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Voluntary Action Shetland

New Shetlander - 280 Simmer 2017

Front Cover issue 280 Summer 2017

The attractive cover of the latest New Shetlander is by Paul Bloomer: ‘I dreamt I saw geese flying through northern lights’.

The content is full of variety. It leads off with the vividly descriptive story ‘Benediction’, first published in the magazine in 1967, together with an appreciation by Mary Blance of its writer, the late John Harold Johnson (pen name Ronnie Sill).

The editorial looks back at the result of the General Election, and the history of past General Elections in Orkney and Shetland. Willie Thompson’s ‘Wadder eye’ looks sharply at various national and international issues, and back home.

Ian Tait’s First World War research has now enabled him to present an intriguing picture of ‘The Swarbacks Minn Sports’: the sporting activities of the men of the 10th Cruiser Squadron, based in and around Busta Voe. Sports available included angling, cricket, football and golf.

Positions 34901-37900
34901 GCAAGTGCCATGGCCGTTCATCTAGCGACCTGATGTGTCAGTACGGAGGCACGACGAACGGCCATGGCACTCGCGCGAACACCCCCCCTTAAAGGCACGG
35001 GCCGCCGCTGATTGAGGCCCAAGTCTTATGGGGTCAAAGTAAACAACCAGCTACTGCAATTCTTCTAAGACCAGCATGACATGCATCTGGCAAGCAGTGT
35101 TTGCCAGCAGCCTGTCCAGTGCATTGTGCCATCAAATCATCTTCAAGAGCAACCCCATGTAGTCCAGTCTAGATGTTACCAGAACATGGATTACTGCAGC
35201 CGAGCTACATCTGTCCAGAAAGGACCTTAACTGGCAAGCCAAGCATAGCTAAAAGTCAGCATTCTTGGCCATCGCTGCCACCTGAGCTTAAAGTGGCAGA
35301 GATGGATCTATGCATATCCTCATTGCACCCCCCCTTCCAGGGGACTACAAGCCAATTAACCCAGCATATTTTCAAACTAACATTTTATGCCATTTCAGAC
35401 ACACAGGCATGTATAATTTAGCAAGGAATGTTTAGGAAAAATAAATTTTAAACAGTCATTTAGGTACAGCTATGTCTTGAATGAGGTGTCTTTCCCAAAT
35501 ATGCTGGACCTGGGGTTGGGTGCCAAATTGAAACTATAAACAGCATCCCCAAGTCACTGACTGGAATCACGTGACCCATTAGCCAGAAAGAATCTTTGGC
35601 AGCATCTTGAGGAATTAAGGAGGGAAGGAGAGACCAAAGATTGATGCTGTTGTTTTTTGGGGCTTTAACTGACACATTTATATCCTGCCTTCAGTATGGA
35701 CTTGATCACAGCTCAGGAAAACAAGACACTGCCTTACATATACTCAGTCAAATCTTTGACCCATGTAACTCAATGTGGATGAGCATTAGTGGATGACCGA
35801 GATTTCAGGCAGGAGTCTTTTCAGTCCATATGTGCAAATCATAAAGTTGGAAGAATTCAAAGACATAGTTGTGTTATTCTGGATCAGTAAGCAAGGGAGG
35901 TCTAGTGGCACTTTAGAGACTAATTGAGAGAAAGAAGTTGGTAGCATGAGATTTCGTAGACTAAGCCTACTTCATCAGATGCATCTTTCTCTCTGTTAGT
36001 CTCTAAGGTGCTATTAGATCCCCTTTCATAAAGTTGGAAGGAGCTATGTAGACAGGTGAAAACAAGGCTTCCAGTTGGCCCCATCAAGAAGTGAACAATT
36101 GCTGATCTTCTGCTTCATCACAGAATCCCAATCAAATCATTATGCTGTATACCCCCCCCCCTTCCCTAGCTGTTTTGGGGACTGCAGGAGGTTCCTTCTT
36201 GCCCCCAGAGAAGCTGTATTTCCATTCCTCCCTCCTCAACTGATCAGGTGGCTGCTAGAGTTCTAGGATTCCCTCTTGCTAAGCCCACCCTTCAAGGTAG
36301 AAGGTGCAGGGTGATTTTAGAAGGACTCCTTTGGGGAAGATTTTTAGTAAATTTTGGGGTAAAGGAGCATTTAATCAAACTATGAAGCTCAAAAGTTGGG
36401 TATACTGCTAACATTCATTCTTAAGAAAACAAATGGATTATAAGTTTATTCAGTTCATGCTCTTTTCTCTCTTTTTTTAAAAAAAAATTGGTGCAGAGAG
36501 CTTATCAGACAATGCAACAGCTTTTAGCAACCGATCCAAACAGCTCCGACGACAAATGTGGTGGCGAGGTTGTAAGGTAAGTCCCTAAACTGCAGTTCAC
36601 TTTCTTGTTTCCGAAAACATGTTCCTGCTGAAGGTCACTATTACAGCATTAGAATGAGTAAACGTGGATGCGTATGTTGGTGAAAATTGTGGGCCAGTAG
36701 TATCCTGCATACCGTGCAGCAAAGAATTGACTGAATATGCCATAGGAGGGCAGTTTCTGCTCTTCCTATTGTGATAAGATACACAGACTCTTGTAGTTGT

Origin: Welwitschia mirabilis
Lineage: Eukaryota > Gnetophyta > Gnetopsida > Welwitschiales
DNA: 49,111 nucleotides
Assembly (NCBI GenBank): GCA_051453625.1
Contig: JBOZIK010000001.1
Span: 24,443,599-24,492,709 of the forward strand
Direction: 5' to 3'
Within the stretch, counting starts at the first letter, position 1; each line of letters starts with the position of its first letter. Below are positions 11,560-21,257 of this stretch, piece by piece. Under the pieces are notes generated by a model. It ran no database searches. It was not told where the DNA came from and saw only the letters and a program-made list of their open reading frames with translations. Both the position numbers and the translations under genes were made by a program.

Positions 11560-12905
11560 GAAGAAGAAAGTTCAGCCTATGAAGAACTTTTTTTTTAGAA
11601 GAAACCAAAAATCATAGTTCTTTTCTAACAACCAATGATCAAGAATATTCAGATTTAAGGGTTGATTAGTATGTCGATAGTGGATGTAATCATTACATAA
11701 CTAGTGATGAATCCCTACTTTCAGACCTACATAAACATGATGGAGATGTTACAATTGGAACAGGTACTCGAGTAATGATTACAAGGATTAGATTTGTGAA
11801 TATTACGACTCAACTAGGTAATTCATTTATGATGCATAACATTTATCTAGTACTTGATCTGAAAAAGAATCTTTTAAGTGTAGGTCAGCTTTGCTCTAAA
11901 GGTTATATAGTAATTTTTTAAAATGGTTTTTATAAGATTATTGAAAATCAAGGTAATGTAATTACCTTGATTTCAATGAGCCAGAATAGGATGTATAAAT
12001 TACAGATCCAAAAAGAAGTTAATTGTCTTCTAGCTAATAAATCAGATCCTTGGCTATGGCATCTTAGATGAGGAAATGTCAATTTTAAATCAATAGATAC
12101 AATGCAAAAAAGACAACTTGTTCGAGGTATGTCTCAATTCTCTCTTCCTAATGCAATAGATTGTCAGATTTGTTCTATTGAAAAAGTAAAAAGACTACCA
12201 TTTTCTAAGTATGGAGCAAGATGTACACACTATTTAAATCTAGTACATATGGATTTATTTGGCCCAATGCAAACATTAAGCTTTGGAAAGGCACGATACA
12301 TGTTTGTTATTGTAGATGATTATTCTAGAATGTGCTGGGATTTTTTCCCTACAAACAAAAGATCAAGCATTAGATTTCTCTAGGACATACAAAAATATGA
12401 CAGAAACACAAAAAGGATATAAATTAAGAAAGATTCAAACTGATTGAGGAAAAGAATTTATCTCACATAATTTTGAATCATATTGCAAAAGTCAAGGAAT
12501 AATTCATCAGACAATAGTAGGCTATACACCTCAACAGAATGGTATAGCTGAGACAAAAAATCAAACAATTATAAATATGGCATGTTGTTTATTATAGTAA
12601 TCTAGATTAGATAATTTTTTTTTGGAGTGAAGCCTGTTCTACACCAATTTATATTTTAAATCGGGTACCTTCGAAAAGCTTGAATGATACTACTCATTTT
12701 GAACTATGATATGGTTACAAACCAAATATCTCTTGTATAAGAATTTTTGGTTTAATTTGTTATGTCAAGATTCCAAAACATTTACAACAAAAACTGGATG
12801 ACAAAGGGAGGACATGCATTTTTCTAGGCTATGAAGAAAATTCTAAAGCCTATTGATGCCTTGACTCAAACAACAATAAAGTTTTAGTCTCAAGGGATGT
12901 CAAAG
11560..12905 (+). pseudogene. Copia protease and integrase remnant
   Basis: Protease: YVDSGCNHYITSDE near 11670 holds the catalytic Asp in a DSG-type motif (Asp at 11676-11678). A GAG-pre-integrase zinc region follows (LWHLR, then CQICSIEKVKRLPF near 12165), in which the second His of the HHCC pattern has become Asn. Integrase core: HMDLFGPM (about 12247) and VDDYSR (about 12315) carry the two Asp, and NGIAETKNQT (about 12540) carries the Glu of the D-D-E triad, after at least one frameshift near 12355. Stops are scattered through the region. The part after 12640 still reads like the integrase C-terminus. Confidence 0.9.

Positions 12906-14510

Eileen Brooke-Freeman explains a process that few of us knew anything about: selecting the names on Ordnance Survey maps. In ‘Determining the name’, she introduces us to the nineteenth-century Ordnance Survey name books, which are now available online, and explains their purpose and use. Everyone who has ever complained or even wondered about the names on maps will be interested.

There has been a great response from poets in this issue. They write on a wide range of subjects, giving much to think about. There is also a tribute to one of Shetland’s best poets: the article, ‘Lights on the darkening water’, is a translation of a chapter from the latest book by the Swedish poet Håkon Anderson. His book is entitled British miscellany; literary rambles, and the chapter deals with the poetry of Stella Sutherland. He selects favourite poems and reflects on the strength of Stella’s writing.

‘A collection of kinship’, by Berenice Carrington, takes us into the world of ethnographic drawing, and explains the thinking behind her 2016 exhibition in the Old Haa, Burravoe. Nine images bring the exhibition to life, illustrating links between items in the Old Haa collections and other parts of the artist’s experience.

‘The watcher’, a poignant short story by John Cumming, paints an everyday picture with clarity and understanding, and ends strikingly.

Kerry Karam has been researching ‘Knappin’, and has found it to be a fascinating subject, where almost everyone she interviewed had an opinion. Her article is based on one aspect of her research: the idea of knappin in writing. Many opinions are quoted (but no names mentioned!)

The magazine is on sale now, and costs £2.

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